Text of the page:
Last year I worked on a novel dataset provided by my supervisor and I found interesting results which I presented in my BSc dissertation. A PhD candidate was working on the same dataset. Now the PhD candidate asked me via WhatsApp if he can use some of my figures in his PhD thesis. I asked the supervisor and she said it’s fine, as long as I get fully acknowledged for these figures. I did not send this student my dissertation, I did send it to the supervisor though. I feel like this is a bit shady. The student has the same raw data so they should be able to make these figures themselves. Any thoughts?

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    Why not? My advisor gave her figures to me and let me use them in my dissertation. Commented Sep 21, 2022 at 21:38
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    We stand on the shoulders of giants. Everything you do is building on the work of those who came before you. If he finds value in your work, and properly credits you, then why are you concerned?
    – Faydey
    Commented Sep 22, 2022 at 4:17
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    What exactly do you feel is „shady“ about this? The request itself (e.g. they want to benefit unduly from your work) or because they have access to your work even though it is not published or otherwise given to them by you explicitly? Commented Sep 22, 2022 at 5:52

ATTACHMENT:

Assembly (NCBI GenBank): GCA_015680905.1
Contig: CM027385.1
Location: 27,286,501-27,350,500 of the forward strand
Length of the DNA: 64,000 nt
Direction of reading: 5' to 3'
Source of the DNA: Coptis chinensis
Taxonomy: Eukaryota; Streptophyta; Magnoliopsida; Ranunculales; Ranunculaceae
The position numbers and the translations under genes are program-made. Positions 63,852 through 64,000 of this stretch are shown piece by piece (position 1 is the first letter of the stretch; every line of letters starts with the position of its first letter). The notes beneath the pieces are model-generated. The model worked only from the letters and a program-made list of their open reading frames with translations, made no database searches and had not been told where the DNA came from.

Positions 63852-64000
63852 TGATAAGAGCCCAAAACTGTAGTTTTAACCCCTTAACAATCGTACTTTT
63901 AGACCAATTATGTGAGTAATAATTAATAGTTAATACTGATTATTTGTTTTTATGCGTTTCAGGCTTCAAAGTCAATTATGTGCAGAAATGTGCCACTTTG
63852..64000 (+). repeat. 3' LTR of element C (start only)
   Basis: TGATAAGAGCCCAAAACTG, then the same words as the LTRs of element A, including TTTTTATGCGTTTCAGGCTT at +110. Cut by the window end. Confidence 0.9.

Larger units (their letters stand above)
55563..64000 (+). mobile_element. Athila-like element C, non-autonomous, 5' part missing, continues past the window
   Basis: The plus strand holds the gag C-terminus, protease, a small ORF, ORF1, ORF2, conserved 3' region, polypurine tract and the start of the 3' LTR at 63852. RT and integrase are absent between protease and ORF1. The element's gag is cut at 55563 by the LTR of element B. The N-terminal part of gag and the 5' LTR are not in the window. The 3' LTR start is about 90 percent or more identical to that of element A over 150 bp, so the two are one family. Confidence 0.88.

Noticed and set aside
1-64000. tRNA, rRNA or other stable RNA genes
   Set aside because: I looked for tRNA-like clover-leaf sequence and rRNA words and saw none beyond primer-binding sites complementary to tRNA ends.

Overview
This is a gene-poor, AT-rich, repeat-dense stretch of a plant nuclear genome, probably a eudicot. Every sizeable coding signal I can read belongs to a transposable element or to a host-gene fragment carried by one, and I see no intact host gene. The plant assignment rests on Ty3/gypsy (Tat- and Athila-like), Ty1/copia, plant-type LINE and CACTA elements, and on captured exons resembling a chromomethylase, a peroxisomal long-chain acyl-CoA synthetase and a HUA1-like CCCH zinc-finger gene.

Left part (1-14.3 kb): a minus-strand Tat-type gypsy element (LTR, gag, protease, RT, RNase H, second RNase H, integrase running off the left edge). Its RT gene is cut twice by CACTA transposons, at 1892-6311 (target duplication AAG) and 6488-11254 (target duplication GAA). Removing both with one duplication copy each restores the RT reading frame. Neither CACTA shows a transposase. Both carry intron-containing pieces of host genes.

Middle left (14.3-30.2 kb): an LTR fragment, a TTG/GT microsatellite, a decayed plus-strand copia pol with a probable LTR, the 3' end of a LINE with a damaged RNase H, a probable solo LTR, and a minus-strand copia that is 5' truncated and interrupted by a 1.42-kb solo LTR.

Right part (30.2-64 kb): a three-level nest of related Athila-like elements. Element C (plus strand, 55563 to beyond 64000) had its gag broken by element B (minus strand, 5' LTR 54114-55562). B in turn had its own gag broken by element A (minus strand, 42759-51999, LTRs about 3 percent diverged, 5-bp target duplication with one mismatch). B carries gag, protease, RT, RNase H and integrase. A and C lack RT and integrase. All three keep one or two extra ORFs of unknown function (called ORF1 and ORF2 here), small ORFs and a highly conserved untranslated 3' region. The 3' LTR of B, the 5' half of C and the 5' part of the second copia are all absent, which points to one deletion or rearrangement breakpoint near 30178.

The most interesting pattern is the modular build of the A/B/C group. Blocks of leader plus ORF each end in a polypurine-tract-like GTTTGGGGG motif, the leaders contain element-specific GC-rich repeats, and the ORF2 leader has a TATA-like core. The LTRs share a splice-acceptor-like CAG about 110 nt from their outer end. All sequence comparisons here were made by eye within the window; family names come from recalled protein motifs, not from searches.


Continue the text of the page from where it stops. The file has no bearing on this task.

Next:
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    Most scholars spend their time trying to increase their number of citations. You seem to be trying to do the opposite! Doesn't seem like the best way to go!
    – user162924
    Commented Sep 22, 2022 at 10:26
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    I'd be so proud. A PhD candidate can use my humble undergrad attempts at science! What I did was actually useful to somebody! Awesome. I'll show up in search results (sure, on page 23, but still). Also, when they become a teacher I may get my first assistant job from them. They may be my PhD supervisor. We'd advance science together. Build a better lab, build a better world. OK, I got carried away. Commented Sep 23, 2022 at 8:45

5 Answers 5


All of science is building on the work of others, provided proper credit is given. Is your BSc. dissertation in the university's library or has it been published? If so, you should expect people to learn from it and cite it. Even if your own work wasn't "published" in the traditional fashion, it is appropriate for others to build upon it.

As far as duplicating your work, why should someone do that? The only reason would be to validate your work.

Tell the Ph.D. student that it's OK to use the illustrations, always with proper credit.

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    If it was not published... YET... it will be published eventually and people will copy and give credit. Why delay it? Commented Sep 22, 2022 at 11:32
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    @BsAxUbx5KoQDEpCAqSffwGy554PSah I don't think undergraduate theses are typically published in US colleges. There are too many of them, and they often don't represent significant research work. They're glorified term papers. My MIT thesis was totally unremarkable.
    – Barmar
    Commented Sep 22, 2022 at 14:15
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    Even if it's not published it should be possible to cite it. Even "A. Kiwi, BSc thesis, University of Somewhere 2021" should let someone track the original down if they need to. Commented Sep 22, 2022 at 18:44